This is an unheard of amount of deterrence, one that could be used for the environment and one that is available year after year without increasing overall taxation. In fact, most environmental issues are ones of deterrence: we want to deter the use of toxic chemicals, the consumption of non-renewable resources, etc.

In many cases, environmental problems can be addressed by increasing either funding or deterrence. While raising taxes is unpopular, deterrence can be generated at no cost (as a second dividend) simply by shifting taxation. The real beauty of the system and why it would work is that deterrence is essentially free. The GEE would be the first large-scale environmental strategy that could be afforded by both developed and developing countries.

One of the most powerful aspects of the approach is that it works with the economic system and private sector. It does not call for higher taxation or massive spending. Businesses and markets would continue to operate normally, if with slightly modified rules. The levies charged to producers would be passed down to consumers and would not affect the competitiveness of individual businesses within a given industry as they would be charged equally to all.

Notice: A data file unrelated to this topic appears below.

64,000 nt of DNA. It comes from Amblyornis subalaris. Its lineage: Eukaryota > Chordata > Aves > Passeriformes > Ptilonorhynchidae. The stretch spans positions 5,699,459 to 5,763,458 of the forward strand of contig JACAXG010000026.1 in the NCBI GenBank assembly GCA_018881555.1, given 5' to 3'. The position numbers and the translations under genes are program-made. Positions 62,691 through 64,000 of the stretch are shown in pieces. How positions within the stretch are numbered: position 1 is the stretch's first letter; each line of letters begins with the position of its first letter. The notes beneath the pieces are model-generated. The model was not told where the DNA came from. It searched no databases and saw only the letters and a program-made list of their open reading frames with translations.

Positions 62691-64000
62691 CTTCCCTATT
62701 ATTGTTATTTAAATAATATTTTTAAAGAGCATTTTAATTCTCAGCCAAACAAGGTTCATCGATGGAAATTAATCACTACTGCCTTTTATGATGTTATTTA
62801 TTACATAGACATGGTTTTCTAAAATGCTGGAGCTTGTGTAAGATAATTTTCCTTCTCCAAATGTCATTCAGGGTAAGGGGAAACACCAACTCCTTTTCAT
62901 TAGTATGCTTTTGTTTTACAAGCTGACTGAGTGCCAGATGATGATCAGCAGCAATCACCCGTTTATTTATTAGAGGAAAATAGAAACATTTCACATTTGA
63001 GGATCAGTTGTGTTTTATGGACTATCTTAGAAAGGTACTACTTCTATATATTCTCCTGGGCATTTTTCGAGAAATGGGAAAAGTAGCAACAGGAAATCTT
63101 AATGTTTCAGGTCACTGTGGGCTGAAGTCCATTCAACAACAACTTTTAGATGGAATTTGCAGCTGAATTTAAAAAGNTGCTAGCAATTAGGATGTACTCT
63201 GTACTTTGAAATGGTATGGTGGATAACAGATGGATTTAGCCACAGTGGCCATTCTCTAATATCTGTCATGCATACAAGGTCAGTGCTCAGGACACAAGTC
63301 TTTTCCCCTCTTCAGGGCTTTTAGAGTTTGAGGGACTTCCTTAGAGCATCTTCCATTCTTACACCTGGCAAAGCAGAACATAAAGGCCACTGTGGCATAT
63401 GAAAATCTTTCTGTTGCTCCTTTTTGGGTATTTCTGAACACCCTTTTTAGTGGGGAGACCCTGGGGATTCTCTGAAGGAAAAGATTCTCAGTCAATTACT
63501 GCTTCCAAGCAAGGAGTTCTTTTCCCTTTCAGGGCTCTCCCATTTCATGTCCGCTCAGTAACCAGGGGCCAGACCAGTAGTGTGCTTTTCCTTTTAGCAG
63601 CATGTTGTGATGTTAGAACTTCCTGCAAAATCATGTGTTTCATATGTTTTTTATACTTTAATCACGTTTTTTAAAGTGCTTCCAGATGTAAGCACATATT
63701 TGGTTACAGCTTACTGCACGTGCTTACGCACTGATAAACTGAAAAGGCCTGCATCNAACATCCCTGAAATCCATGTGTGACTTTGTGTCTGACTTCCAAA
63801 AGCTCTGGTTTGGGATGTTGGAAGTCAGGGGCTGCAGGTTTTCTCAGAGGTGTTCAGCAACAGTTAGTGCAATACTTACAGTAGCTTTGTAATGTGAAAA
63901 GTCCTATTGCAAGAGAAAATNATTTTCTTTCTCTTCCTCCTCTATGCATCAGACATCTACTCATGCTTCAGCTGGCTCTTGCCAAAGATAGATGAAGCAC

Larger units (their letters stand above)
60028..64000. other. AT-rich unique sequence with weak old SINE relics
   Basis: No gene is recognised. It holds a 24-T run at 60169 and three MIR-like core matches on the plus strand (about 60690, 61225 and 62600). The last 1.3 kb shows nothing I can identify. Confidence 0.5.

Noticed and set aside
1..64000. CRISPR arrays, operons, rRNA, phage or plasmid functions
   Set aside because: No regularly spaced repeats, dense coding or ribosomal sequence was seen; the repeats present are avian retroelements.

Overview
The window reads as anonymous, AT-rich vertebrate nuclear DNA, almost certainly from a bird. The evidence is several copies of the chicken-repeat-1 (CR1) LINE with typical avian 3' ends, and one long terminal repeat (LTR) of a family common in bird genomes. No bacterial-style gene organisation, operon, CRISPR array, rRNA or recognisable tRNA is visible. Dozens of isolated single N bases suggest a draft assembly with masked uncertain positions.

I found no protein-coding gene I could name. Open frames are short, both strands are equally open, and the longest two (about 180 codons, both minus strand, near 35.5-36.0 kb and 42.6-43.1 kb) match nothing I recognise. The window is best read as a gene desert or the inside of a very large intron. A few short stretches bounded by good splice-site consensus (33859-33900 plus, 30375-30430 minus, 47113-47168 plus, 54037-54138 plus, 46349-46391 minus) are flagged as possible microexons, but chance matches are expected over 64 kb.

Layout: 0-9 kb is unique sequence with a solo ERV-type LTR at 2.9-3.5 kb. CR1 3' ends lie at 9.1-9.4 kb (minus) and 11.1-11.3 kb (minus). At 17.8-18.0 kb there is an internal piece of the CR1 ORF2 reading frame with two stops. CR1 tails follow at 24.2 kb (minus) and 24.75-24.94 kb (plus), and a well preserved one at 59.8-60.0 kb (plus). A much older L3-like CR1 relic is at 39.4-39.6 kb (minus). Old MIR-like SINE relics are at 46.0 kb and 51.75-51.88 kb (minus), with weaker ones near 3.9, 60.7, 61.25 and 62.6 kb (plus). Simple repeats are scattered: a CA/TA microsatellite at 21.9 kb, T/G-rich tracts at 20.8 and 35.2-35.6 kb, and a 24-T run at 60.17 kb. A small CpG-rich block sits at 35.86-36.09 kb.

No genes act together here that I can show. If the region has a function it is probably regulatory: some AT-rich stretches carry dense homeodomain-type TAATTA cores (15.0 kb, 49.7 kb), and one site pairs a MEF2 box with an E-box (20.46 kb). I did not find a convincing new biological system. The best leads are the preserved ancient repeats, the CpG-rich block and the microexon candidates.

In a green economic environment, pollution and the depletion of natural resources would no longer be rewarded with profits. What would become lucrative is the conversion to cleaner energy and processes, the elimination of toxic chemicals and their replacement with green alternatives, the reduction of greenhouse gas emissions, the use of environmentally friendly products, the conservation of non-renewable resources, etc.

Under the new structure, the more companies do this, the higher the profits would be. The GEE would transform the worst enemies of the environment and resources—the market system and the industry—into their best allies. The incentive for companies to do better would be continuous (unlike regulations) and move businesses to make the world greener not only up to the minimum standard but beyond it, and do so year after year.